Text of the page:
Tips for a December, 2019 grad

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Q:  I am graduating from college in December, 2019.  I am nervous about job hunting during this time of year, when companies are not in the “hiring a grad” mindset.  What can a soon-to-be college grad do to make themselves more attractive to an employer?

A: Congrats on your upcoming graduation.  A college education makes a difference!  Research indicates that those full-time US workers who have earned a college degree earn more over their lifetime, compared to those full-time workers in the US who don’t hold a college degree.  January is traditionally a busy hiring month.  Use that to your advantage.  You also have less competition that you may have had, if you had graduated in May.

Here are some suggestions for soon-to-be college grads:

  • Use the career services office of your college. They often post jobs and share leads on employment opportunities.  Additionally, they can provide advice on resume writing and job search strategies.  Many sponsor networking events and workshops that may be very beneficial (now and in the future!).
  • Familiarize yourself with online posting boards. Everything from LinkedIn to sites specific to industries of interest.
  • Networking is still the best way to land a job. Talk to your professors or professionals in your field of interest.  Family, friends and neighbors may also be good resources.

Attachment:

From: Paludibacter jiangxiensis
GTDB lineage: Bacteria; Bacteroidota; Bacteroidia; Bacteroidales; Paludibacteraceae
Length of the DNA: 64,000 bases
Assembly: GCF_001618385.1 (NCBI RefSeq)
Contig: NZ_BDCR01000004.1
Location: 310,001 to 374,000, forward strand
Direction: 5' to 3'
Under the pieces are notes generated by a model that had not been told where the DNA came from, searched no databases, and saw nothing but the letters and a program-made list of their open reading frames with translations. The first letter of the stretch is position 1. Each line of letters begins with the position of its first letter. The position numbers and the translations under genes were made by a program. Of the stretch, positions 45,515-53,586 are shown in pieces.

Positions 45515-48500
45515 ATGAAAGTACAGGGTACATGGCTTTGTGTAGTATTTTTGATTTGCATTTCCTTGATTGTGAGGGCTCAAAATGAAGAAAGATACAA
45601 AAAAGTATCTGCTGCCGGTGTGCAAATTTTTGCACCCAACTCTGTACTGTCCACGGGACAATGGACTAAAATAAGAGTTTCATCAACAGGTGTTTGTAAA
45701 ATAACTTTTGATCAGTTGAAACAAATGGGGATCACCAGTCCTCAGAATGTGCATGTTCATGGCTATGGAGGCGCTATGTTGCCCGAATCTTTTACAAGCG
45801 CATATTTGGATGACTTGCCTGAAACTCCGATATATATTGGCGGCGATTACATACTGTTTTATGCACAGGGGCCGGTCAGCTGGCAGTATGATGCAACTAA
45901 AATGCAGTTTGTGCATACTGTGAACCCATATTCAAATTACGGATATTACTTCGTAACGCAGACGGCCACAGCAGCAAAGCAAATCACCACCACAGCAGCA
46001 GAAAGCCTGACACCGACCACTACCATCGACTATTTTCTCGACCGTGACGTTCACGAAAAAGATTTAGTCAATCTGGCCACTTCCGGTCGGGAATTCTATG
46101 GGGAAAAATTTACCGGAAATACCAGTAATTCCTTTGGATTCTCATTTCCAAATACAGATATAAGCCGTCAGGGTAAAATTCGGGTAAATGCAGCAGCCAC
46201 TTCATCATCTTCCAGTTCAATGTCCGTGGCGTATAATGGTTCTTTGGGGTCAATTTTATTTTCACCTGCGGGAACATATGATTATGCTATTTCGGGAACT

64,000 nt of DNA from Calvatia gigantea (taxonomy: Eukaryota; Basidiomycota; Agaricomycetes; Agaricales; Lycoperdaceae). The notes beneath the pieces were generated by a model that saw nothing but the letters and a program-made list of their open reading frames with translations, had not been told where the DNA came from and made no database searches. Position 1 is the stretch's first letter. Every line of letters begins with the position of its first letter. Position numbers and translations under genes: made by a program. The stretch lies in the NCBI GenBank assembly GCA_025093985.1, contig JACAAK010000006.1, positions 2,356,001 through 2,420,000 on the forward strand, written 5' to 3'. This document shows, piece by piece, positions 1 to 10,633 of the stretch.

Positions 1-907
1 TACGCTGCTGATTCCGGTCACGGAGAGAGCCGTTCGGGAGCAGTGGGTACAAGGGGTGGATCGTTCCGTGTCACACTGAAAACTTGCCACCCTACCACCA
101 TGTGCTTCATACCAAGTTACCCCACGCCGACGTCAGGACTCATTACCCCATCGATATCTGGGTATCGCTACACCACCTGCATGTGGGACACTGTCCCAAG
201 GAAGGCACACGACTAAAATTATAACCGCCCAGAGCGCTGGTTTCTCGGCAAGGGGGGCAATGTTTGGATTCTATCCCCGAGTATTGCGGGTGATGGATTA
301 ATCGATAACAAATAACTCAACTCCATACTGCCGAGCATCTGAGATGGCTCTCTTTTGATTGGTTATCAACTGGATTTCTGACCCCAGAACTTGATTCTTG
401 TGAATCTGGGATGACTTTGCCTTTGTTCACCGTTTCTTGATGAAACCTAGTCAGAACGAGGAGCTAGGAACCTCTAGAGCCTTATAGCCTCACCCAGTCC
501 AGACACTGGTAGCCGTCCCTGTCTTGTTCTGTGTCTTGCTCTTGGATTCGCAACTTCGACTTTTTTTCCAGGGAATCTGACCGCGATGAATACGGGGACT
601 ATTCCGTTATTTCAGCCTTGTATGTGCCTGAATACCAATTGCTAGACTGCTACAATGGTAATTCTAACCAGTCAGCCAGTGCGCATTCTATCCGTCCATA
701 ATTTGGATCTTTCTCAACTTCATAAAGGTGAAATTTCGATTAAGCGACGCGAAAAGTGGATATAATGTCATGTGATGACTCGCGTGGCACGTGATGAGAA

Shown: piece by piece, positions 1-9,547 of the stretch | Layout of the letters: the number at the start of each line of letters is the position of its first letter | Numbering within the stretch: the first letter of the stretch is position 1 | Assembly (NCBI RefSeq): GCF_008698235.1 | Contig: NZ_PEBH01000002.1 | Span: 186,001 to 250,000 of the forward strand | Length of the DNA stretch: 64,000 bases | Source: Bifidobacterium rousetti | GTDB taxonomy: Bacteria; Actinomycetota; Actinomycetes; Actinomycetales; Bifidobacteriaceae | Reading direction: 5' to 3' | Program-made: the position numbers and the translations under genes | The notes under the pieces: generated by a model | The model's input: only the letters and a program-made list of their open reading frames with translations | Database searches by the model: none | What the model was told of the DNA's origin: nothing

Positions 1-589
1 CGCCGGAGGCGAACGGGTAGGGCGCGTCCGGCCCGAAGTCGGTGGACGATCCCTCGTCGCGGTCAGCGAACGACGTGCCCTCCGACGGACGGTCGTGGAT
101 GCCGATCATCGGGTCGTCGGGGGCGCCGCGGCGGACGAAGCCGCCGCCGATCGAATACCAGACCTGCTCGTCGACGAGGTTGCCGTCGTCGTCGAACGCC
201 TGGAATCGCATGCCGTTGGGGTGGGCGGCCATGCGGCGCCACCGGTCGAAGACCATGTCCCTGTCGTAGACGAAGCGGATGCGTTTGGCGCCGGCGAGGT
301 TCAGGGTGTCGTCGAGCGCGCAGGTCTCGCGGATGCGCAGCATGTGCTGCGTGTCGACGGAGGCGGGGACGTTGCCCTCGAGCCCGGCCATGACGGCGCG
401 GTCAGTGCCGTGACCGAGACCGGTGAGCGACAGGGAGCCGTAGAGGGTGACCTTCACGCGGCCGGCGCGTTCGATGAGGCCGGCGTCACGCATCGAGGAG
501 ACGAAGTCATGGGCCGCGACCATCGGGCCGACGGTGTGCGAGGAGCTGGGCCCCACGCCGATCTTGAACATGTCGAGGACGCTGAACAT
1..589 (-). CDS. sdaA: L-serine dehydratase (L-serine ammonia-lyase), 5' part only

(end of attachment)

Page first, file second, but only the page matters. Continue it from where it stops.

• Think back to summer and part-time jobs or internships. Are there connections there that could be helpful?
  • Begin drafting your resume. Think about drafting a few different versions.  It should be crisp, clean and in a readable (and scan-friendly) font.  Have a few trusted friends review it before you begin using it.
  • Never turn down an offer of an introduction or an informational interview. These are precious and worthwhile sources of information and perhaps job leads.
  • Job hunting is difficult work. Set yourself a quantitative goal and stick to it.  For example:  five face-to-face meetings per week beginning Jan 2, 2020.
  • Join a professional association in your field of interest. Many professional associations offer discounts to full-time students so this may be the opportune time to join.
  • Talk to other recent grads about their successes and even missteps.
  • When looking at job offers, money is important but experience and opportunity may be even more important.
  • Consider temporary or contract roles. These opportunities can lead to full-time roles and also give you valuable professional experience and references.

 

Finally, send thank-you emails or notes to those who spent time with you.  My mother would be proud that I reminded you to thank these generous people!

Pattie Hunt Sinacole is a human resources expert and works for First Beacon Group in Hopkinton, an HR consulting firm. She contributes weekly to Boston.com Jobs and the Boston Sunday Globe Money & Careers section.

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